NASHUA – What Stacie Laughton wants people to see is that she is just like everyone else.
If elected in November, Laughton believes that she will be the first openly transgender member of the state House of Representatives. But Laughton wants voters to focus on the issues rather than her identity.
Laughton finalized her plans to run for state office Thursday morning, filing her paperwork at City Hall with a group of other candidates.
“It was a sign of solidarity,” Laughton said of filing together. “It was a special moment.”
To Laughton’s knowledge, she is the first openly transgender person to run for state office.
“It was a surprise to me,” she said. “I wasn’t really even thinking about that. I’m mostly thinking about the issues. It’s a honor to know that I’m the first.”
Laughton is more focused on using the position as an opportunity to improve society: advocating for the homeless, those in low-income housing, and those with mental illnesses and physical disabilities. She also said she would like to strengthen the public school system.
Most of all, Laughton doesn’t want her identity to be viewed as a hindrance.
“I want to educate the best and brightest minds, and really start with an early foundation,” she said.
Laughton has been interested in politics since a young age. At 16, she took her passion for politics a step further. After unsuccessful bids to run for positions in Laconia, Laughton returned to Nashua and became a candidate for an alderman position.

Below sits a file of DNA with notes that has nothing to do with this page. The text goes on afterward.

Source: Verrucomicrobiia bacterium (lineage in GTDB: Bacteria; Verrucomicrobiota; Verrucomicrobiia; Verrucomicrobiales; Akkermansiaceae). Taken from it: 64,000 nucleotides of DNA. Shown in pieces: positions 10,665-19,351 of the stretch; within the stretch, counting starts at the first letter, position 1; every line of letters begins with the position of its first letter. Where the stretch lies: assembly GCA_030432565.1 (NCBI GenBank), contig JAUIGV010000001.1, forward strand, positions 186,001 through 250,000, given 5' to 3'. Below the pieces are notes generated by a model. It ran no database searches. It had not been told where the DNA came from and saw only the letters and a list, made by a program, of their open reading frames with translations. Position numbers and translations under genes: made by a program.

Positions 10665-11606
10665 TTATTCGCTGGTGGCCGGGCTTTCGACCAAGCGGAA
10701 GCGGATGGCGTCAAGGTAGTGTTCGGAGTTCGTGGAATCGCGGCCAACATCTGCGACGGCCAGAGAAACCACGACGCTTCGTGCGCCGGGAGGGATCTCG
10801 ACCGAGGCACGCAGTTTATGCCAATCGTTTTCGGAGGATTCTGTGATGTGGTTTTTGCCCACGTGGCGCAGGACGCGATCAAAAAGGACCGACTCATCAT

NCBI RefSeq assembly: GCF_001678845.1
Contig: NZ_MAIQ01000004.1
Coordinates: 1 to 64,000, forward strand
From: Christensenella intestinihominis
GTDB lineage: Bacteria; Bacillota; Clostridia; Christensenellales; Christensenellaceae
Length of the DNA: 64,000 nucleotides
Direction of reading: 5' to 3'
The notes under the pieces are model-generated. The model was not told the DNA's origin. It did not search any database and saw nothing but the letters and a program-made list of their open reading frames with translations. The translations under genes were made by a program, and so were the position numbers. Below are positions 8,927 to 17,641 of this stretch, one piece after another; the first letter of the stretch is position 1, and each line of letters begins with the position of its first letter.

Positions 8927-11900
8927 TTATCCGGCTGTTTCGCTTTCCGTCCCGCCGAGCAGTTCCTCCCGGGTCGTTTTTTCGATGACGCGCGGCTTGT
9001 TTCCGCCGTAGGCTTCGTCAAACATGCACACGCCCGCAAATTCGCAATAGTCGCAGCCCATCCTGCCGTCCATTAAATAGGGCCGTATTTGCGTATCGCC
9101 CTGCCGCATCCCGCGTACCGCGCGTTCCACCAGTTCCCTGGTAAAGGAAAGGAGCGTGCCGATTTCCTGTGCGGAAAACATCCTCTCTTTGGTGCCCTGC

“I decided that voters deserved competence, and that this was something I could obtain,” she said. “I still had it in the back of my mind that state rep was what I wanted to do.”
A friend who is a state representative told her that it was a position she should explore.
“It was kind of like an ‘aha’ moment for me,” Laughton said. “All the things I can do politically, I can do there.”
Laughton said that while her identity is not the big picture, she will focus on issues regarding the lesbian, gay, bisexual, transgender and questioning community if elected.
“I will focus on some of those issues in the state,” Laughton said. “Sometimes, we have to use restrooms not of our choosing. And we need to feel comfortable to be who we are.
“I want to do something about adding more acceptance to our community.”
Gay marriage is an issue that Laughton would like to expand upon. She spoke of a couple she knew raising a child. One mother was working, although her partner could not work because she had been diagnosed with cancer. Laughton described how the woman could not receive health insurance.
“If a regular law encapsulates that, why shouldn’t gay marriage?” she asked. “I think that it was a good step, but I’d like to cover all of the bases.”